With the front door finished, I moved on to the porch door. This one is a Houseworks door and it’s a totally different style than the other door and the windows.
I’d already cut the pediment off the top, which left the door frame looking kind of plain, especially compared to the fancy front door. To dress it up a bit, I decided to add the bottom porch stoop piece from Kit B as a cap at the top, and the bottom trim pieces from Kit B. (Added bonus: adding trim to the top of the door hides the fact that the hole wasn’t quite square at the top!)
I also popped out two little square pieces that are supposed to go on top of the newel posts to use as trim at the top of the door. But partway through painting all the pieces, I got the idea to cut off the bottoms of Kit B’s front door corner trim instead.
Here are all the pieces painted. The stripes aren’t perfect—especially the one furthest to the right, which I painted first. I tried to get purple paint into the crack between the stripes and it didn’t work out too well, so I was careful not to repeat that mistake for the other stripes. After a few rounds of touch-ups I decided that no amount of repainting was going to make it better and I can live with it. (This is a rare case where it looks worse in the pictures than in person. I hope so anyway!)
The two doors complement each other nicely. You wouldn’t necessarily know that one came with the kit and the other didn’t.
Since the top part of the porch door rests on the fascia, the bottom part had a gap where it met the wall. I cut strip wood to act as shims. This door is much fatter than the wall, so pushing it out on this side helps keep it from being too bulky inside the room, as well.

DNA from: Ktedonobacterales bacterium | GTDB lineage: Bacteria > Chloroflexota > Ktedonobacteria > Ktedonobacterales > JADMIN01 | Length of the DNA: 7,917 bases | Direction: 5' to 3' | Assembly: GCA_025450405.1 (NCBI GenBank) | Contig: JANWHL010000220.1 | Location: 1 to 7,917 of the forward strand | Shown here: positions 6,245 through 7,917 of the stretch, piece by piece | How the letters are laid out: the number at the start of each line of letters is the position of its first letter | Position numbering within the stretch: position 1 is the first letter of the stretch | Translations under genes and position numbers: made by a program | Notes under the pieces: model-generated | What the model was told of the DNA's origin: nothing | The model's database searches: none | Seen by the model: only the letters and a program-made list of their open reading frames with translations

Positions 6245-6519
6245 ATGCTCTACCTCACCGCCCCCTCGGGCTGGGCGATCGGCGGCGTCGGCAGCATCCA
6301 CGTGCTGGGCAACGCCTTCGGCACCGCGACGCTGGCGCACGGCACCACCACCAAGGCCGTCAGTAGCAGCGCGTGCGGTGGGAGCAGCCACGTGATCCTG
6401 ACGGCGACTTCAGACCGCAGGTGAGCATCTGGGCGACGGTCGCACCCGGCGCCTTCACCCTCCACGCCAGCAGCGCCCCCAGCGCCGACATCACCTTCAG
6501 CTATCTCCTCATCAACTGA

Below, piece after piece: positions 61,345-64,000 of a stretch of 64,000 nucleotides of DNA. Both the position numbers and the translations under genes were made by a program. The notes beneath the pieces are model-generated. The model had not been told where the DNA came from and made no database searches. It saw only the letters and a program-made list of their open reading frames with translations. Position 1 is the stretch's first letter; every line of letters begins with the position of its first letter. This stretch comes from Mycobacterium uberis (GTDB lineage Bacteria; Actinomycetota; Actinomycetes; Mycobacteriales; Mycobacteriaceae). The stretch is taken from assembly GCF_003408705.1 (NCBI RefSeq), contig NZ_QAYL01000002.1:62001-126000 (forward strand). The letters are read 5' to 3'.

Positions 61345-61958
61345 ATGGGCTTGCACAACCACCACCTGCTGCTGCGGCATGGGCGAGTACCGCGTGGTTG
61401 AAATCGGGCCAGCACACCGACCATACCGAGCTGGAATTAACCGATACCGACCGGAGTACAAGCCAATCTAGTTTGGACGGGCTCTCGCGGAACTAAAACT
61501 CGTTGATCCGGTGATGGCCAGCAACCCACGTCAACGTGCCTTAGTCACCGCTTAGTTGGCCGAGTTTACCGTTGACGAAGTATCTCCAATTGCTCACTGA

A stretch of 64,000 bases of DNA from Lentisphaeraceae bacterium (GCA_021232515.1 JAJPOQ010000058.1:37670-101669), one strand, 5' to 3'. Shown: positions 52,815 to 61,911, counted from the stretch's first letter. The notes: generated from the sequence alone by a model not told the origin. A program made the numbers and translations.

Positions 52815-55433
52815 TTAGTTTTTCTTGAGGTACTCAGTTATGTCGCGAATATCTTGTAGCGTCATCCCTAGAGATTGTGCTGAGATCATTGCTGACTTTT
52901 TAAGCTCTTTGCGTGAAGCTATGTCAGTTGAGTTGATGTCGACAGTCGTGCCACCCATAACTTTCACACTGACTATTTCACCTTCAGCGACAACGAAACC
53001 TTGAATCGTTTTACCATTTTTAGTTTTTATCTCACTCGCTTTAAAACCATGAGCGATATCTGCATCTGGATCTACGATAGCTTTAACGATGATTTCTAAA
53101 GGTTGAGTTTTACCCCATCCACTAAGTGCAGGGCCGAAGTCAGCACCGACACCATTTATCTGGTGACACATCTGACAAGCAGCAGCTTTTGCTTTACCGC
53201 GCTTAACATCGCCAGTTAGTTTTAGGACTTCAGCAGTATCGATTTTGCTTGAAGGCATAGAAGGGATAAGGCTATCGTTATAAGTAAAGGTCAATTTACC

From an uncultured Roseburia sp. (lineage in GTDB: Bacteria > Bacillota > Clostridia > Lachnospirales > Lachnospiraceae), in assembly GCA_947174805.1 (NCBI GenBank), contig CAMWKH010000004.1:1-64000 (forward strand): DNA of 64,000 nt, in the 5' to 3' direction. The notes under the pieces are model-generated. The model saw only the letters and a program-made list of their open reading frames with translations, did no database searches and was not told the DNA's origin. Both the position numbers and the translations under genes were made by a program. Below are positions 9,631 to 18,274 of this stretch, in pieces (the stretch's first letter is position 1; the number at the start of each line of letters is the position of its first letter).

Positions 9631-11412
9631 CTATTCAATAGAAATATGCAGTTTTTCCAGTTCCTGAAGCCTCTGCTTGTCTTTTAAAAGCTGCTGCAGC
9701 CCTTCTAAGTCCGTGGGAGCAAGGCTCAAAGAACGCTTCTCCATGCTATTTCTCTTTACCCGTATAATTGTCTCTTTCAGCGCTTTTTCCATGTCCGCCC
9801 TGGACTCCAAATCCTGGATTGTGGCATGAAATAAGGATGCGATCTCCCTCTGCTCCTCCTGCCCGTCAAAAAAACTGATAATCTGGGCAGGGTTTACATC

I painted the shims purple and glued them onto the door.
As I popped the door into and out of the hole while I was working on it, I scraped off some paint on the porch floor. After gluing the door into place, I masked off the bottom and carefully repainted this area.
And here’s the finished product. It may be a teeny tiny porch, but at least it has a pretty door! (Here’s a side view that shows how the finished shim looks.)
While I was waiting for the paint on the various door pieces to dry, I moved on to the brackets. There are a lot of these and there are few things I enjoy less than painting a bunch of trim pieces.
Knowing that the stucco would provide an uneven gluing surface, I had been waiting for the brackets to attach the final (makeshift) pieces of trim to the front of the house. Rather than space the brackets out evenly like the Rosedale model, I opted to group them in pairs. (I got the idea for this after seeing the Psycho house on TV recently…) I used a piece of strip wood to keep the space between the brackets roughly the same for each pair.
As you can see below, I had marked the house with a pencil where I wanted the brackets to be. I thought the pencil marks would be covered up by the trim, but they weren’t, so I had to dab paint on them before gluing on the trim.
I first glued the small pieces of trim to the sides. Since I’d applied stucco before deciding to add trim here, gluing the trim to the side of the house was tricky. That was the point of gluing the brackets on first—to provide another (flat) surface to attach to the trim.
Here’s the “upskirt” shot. After taking this picture, I carefully wiped away the excess glue with a toothpick. Even though it dries clear, I didn’t want it to be gloppy.
I spread wood filler into the seams between the trim pieces and painted over them. Even after two coats, the cracks are kind of noticeable. I might try another round of wood filler and paint at some point.
The last task of the day was painting and gluing in the front step.
And here’s the overall view. Once I finish the brackets it’ll be time to shingle!
UPDATE: I realize this is a bit OCD of me, but after seeing how wavy that stripe on the porch door looked in the pictures, I just had to fix it. It’s the sort of thing that would bug me forever. (Even though it really did look better in person than in the pictures!)
It was a delicate operation. I turned the house on its side and set it slightly over the edge of the desk. Then I knelt on the floor and used a chisel brush to dab white paint into the crack (painting over most of the purple stripe in the process).
Then I repainted the purple stripe.
I think it looks better now. (Maybe?) Before and after pics are below.